A second poll by The Texas Politics Project found that 49% of respondents say abortion laws in Texas should be made “less strict,” while only 12% say abortion should never be permitted.

“The minuscule, far-right fringe of the Republican Party that Gov. Abbott is appealing to with this extremist ban is already a highly motivated contingent. In contrast, we as Texas Democrats are appealing to and motivating the overwhelming majority of the population with our highly popular stance of giving women reproductive freedom and bodily autonomy,” Hajinazarian said.

Recent polling also has led Gilberto Hinojosa, chairman of the Texas Democrats, to urge local Democratic leaders to listen to what voters are telling them.

“The statistics about this moment are unequivocal in what they are signaling – and as Texas Democrats, we have a political obligation to meet this moment and channel Texan women’s righteous anger and frustration into action,” Hinojosa said. “We must move mountains to register each and every eligible woman to vote. We must do everything in our power to make it as easy as possible for every eligible Texas woman to cast her vote.”

Texas abortion opponents say they are unfazed.

Rebecca Parma, senior legislative associate for Texas Right to Life, said her organization is not concerned that the Dobbs decision could impact the party at the ballot box. She said she believes the outcome of the Aug. 2 election in Kansas — where voters rejected a measure that would have affirmed there is no right to abortion in the state’s constitution — is not a good indicator of what future abortion votes will look like across the country.

Although there have been reports of more people registering to vote following the Dobbs decision, Parma said she believes there is a difference between registering to vote and actually voting.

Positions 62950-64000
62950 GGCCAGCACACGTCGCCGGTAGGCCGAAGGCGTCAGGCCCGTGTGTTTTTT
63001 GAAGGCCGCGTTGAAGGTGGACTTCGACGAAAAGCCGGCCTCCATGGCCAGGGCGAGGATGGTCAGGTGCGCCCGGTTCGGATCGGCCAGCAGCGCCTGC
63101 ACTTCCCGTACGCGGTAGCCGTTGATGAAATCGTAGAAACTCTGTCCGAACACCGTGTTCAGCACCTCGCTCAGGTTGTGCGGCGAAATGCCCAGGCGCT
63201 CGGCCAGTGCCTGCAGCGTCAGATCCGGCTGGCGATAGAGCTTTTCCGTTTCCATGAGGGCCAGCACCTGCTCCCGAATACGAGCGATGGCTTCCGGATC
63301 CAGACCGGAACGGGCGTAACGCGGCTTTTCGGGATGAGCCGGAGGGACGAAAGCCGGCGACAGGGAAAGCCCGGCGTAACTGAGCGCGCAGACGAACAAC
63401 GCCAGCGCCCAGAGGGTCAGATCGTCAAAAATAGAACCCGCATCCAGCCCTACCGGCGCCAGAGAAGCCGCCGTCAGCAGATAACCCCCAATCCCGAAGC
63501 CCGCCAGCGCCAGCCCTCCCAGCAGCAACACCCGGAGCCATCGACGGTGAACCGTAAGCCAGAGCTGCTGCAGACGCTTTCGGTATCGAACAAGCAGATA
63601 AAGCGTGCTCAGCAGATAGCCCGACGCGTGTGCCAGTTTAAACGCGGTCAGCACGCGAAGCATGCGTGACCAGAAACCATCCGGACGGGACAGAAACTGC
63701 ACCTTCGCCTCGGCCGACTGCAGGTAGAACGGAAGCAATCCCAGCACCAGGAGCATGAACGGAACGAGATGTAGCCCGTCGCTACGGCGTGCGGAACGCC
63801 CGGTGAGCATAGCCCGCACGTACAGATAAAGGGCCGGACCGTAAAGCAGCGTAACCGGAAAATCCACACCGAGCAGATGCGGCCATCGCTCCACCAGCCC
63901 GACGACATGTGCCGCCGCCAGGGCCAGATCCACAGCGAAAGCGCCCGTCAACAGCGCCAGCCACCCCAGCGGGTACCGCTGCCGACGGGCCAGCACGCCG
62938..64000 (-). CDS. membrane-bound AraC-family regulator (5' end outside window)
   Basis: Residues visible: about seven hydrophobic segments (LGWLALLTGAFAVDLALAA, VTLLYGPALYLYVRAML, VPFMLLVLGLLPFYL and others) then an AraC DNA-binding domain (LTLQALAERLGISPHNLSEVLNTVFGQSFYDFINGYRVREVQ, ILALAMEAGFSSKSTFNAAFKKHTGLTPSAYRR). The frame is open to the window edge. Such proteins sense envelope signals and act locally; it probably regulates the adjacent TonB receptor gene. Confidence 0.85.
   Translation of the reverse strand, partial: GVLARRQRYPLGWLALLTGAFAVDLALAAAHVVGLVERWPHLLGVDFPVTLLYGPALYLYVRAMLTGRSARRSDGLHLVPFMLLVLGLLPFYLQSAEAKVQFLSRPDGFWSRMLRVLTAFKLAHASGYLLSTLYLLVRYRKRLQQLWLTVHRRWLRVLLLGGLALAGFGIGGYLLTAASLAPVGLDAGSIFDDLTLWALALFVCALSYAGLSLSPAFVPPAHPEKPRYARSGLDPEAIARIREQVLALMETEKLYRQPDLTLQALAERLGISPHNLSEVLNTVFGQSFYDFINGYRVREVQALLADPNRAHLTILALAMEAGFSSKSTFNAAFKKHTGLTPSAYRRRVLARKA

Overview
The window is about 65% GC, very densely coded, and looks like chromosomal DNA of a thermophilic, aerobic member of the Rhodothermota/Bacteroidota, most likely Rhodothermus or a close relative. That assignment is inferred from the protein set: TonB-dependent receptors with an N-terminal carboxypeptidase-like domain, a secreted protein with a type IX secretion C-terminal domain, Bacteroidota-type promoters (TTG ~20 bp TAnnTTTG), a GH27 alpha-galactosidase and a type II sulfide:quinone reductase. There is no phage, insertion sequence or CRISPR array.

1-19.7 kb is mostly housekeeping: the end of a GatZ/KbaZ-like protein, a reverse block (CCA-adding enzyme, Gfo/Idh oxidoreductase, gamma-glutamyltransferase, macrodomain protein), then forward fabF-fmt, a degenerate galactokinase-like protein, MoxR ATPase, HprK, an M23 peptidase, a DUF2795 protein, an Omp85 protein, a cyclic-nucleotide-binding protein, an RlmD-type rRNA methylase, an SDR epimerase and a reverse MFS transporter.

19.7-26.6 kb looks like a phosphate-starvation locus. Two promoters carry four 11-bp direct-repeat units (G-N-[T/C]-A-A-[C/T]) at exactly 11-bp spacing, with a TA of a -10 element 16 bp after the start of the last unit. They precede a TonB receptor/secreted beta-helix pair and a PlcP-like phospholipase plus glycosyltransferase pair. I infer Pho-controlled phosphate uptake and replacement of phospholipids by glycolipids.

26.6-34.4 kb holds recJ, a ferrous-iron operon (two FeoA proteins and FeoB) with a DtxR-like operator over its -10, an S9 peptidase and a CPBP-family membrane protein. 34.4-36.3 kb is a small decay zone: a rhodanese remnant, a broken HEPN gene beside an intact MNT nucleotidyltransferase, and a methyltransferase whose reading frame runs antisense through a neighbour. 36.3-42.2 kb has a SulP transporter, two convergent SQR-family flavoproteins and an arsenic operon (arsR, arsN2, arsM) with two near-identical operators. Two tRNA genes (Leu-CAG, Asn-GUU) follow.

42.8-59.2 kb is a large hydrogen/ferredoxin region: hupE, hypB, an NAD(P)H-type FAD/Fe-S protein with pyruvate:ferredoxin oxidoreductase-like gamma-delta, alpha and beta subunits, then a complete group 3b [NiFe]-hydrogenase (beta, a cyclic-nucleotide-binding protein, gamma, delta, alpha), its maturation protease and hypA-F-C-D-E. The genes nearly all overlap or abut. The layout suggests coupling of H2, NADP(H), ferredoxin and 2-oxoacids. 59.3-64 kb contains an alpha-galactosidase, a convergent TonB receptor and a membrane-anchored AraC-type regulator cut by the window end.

“We are interested to see how abortion will impact the election results, but I think that it will motivate Republicans as much as Democrats to get out and vote for their elected officials and candidates who will continue to support life-saving laws,” Parma said.

Amy O'Donnell, director of communications for Texas Alliance for Life, said she believes Texas “is staying true to its roots.”

“Texas is largely pro-life,” O'Donnell said. “When the election comes, we'll see that reflected at the polls.”

COULD DOBBS CHANGE TEXAS?

While state Democrats are ramping up their discussions on abortion, Republicans are tamping it down, often shifting the focus to border security and the economy.

Matt Rinaldi, chairman of the Republican Party of Texas, brushed off the role the Dobbs decision could play in the upcoming election. He said what will bring people to the polls is their concern about whether they can feed, clothe and educate their children.

“The GOP has widened its lead since Dobbs because Texans are seeing an open border, record crime and first-in-a-generation levels of inflation, while Democrats ignore these issues and push unrestricted abortion until birth as their top issue to motivate the most radical elements of their base,” Rinaldi said.

Daron Shaw, a political science professor at the University of Texas at Austin, said that although he believes the Democrats’ concentration on abortion is the best campaign strategy, it is unlikely to be enough to flip the state blue.

While Democrats have found themselves to be competitive this election cycle, Shaw said few Texans believe abortion is the No. 1 issue in the state. Because of that, he said, Texas Democrats should not only repeat abortion rights narratives, but also tie them to an overarching theme about the Republican Party platform if they want to succeed at the polls.

“In Texas, the default Republican advantage right now is between five and 10 points for statewide races,” Shaw said. “Is Dobbs enough to overturn what would probably be an eight- to 10-point added win? I am really dubious about that.”